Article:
ROADEN v. COMMONWEALTH


473 S.W.2d 814 (1971)

Harry ROADEN, Appellant, v. COMMONWEALTH of Kentucky, Appellee.

Court of Appeals of Kentucky.

As Modified on Denial of Rehearing December 17, 1971.


Attorney(s) appearing for the Case

M. D. Harris, Phillip K. Wicker, Harris & Wicker, Somerset, for appellant.

John B. Breckinridge, Atty. Gen., Robert V. Bullock, Asst. Atty. Gen., Frankfort, for appellee.


DAVIS, Commissioner.

Harry Roaden, manager of Highway-27 Drive-In Theatre, was convicted of exhibiting obscene material in contravention of KRS 436.101 (2). His penalty was fixed by the jury at a fine of $1,000 and confinement in jail for six months. The obscene material was a motion picture entitled "Cindy and Donna." It was conceded by Roaden's counsel in closing argument to the jury that the film is obscene. No issue is presented on appeal as to the obscenity of the material.

The assignments of error are that (1) the film was illegally seized; hence, evidence of its content should have been suppressed; (2) the court erred in permitting a deputy sheriff to have partial custody of the jury when the film was viewed, since the deputy was an interested witness for the prosecution; (3) the trial judge improperly questioned a witness; and (4) the prosecution should have been dismissed, or the judgment should be set aside because of failure of allegation or proof of scienter.

The sheriff of Pulaski County bought a ticket to the theatre and viewed the public showing of "Cindy and Donna." On the premise that the material was obscene, the sheriff proceeded to the projection booth and arrested Roaden, the manager of the theatre. He seized the reels of film incident to the arrest. The appellant contends that the seizure of the film and its subsequent use as evidence violated his constitutional immunity from illegal search and seizure. The appellant's theory is that a prior adversary hearing on the issue of obscenity of the material was required before the film could be seized. In support of that view the appellant relies on such decisions as Marcus v. Search Warrants of Property at 104 East Tenth St., Kansas City, Mo., 367 U.S. 717, 81 S.Ct. 1708, 6 L.Ed.2d 1127, and A Quantity of Copies of Books v. Kansas, 378 U.S. 205, 84 S.Ct. 1723, 12 L.Ed.2d 809. Those decisions relate to seizure of allegedly obscene material for destruction or suppression, not to seizures incident to an arrest for possessing, selling, or exhibiting a specific item. This court dealt with a related question in Smith v. Commonwealth, Ky., 465 S.W.2d 918, and held that a prior adversary hearing respecting obscenity was not required where the allegedly obscene material was purchased in the usual course of business.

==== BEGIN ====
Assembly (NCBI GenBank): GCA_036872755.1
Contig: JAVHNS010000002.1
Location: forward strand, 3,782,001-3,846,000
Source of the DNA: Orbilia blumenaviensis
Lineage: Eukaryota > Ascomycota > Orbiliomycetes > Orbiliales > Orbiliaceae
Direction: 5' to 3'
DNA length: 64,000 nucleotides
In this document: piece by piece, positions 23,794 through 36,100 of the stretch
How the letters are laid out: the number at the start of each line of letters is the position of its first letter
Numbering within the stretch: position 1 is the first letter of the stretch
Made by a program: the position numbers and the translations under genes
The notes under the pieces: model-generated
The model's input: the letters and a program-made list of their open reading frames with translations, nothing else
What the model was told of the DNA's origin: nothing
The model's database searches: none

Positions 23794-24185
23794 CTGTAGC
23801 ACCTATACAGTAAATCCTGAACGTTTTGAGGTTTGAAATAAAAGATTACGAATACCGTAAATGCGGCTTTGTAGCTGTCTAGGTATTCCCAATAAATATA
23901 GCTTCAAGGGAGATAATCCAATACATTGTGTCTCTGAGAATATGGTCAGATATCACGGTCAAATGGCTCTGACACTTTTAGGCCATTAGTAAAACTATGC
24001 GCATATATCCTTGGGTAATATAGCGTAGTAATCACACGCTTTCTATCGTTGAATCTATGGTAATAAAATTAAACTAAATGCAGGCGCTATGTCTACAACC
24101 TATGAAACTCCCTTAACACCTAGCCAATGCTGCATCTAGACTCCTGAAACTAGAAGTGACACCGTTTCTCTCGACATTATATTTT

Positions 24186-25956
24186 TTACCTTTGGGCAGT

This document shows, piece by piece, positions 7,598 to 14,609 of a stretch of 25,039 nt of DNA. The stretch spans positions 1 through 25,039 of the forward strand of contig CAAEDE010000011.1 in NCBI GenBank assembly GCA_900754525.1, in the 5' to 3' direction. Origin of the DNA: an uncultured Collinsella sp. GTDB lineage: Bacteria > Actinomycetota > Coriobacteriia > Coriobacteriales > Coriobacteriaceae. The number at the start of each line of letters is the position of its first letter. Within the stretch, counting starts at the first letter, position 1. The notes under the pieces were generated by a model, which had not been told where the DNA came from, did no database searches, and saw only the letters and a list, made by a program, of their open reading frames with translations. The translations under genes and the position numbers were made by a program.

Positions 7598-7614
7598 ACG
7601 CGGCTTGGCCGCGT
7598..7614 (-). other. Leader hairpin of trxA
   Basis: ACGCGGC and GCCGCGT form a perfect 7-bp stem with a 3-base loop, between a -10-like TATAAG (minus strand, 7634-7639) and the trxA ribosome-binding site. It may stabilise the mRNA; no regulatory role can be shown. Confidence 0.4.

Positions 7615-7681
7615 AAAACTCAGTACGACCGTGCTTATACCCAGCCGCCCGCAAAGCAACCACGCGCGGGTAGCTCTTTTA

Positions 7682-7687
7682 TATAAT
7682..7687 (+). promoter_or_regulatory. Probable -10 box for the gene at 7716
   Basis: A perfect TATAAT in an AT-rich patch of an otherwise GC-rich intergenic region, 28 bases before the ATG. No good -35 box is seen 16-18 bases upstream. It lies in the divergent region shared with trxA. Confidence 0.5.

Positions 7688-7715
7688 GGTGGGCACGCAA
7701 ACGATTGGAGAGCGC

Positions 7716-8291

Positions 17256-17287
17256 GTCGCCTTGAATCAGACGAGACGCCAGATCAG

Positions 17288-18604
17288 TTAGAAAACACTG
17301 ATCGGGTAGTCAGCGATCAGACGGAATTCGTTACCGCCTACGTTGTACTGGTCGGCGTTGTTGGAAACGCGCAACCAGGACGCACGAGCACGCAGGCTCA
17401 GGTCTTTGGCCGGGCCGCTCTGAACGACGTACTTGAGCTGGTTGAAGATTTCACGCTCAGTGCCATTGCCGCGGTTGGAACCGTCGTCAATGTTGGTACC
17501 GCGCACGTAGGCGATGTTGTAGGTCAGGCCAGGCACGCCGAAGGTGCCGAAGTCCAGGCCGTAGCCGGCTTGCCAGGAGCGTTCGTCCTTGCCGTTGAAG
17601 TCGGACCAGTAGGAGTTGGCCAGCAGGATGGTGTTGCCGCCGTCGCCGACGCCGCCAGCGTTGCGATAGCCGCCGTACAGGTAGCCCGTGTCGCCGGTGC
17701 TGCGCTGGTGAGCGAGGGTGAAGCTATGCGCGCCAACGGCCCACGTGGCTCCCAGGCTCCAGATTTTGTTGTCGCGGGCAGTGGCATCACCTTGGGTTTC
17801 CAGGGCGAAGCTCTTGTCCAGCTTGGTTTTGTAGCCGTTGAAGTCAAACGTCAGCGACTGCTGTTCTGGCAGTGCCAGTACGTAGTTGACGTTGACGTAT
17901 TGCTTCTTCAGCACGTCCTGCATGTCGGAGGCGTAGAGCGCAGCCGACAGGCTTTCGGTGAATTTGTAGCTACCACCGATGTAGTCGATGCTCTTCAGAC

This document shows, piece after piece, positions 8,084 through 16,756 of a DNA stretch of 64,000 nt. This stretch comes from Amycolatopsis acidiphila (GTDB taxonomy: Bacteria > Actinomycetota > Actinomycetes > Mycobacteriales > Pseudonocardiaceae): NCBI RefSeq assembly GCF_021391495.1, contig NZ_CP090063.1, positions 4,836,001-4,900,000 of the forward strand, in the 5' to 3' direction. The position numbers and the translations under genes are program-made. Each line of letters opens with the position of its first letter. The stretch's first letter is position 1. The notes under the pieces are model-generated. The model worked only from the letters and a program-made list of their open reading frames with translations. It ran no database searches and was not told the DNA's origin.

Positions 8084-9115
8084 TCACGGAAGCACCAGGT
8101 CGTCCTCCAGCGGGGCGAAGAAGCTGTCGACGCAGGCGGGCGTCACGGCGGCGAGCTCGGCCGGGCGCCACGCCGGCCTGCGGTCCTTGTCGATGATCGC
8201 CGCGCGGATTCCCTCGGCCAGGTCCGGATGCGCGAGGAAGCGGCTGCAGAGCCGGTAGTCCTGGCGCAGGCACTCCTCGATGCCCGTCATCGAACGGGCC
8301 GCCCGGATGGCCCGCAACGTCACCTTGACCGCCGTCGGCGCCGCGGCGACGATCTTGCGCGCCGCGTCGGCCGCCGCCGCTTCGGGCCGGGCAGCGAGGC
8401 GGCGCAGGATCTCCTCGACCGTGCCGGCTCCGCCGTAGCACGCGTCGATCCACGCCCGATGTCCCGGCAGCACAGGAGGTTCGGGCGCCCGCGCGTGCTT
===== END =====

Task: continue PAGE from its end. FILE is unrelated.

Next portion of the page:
The specific question was treated by a three-judge federal court in Hosey v. City of Jackson, Mississippi (S.D. Miss.), 309 F.Supp. 527 (1970).1 There police officers had viewed the film "Candy" at a public showing, after which they arrested the manager and projectionist of the movie house and seized the film incident to the arrest. In rejecting the same argument which appellant presents, the court said, in part:

"This court is of the opinion that the seizure of an allegedly obscene film as an incident to lawful arrests for a crime committed in the presence of the arresting officers, i. e., the public showing of such film, does not exceed constitutional bounds in the absence of a prior judicial hearing on the question of its obscenity." Id. 309 F.Supp. at page 533.

The court elaborated its reasons, noting that the arrest must be legal, the arresting officer must view the film in its entirety and apply the legal guidelines for measuring obscenity, and may seize only the print of the film viewed. In Perez v. Ledesma, 401 U.S. 82, 91 S.Ct. 674, 27 L.Ed.2d 701 (decided February 23, 1971), the Supreme Court reversed a decision of a three-judge federal court which had held illegal the seizure of material as obscene incident to an arrest, without a prior adversary hearing as to its obscenity. The decision was premised upon the court's policy of noninterference with state criminal proceedings prior to adjudication by the state courts. This court is persuaded that the rule followed by the court in Hosey v. City of Jackson, Mississippi, supra, is the appropriate law. Lee Art Theatre v. Virginia, 392 U.S. 636, 88 S.Ct. 2103, 20 L.Ed.2d 1313, upon which appellant relies, is not dispositive here. In Lee Art the film had been seized pursuant to a search warrant, not incident to an arrest. The basis for the holding in Lee Art was that there was no valid ground for issuing the search warrant; hence, the ensuing search and seizure were illegal. The reasoning of that decision is not applicable here.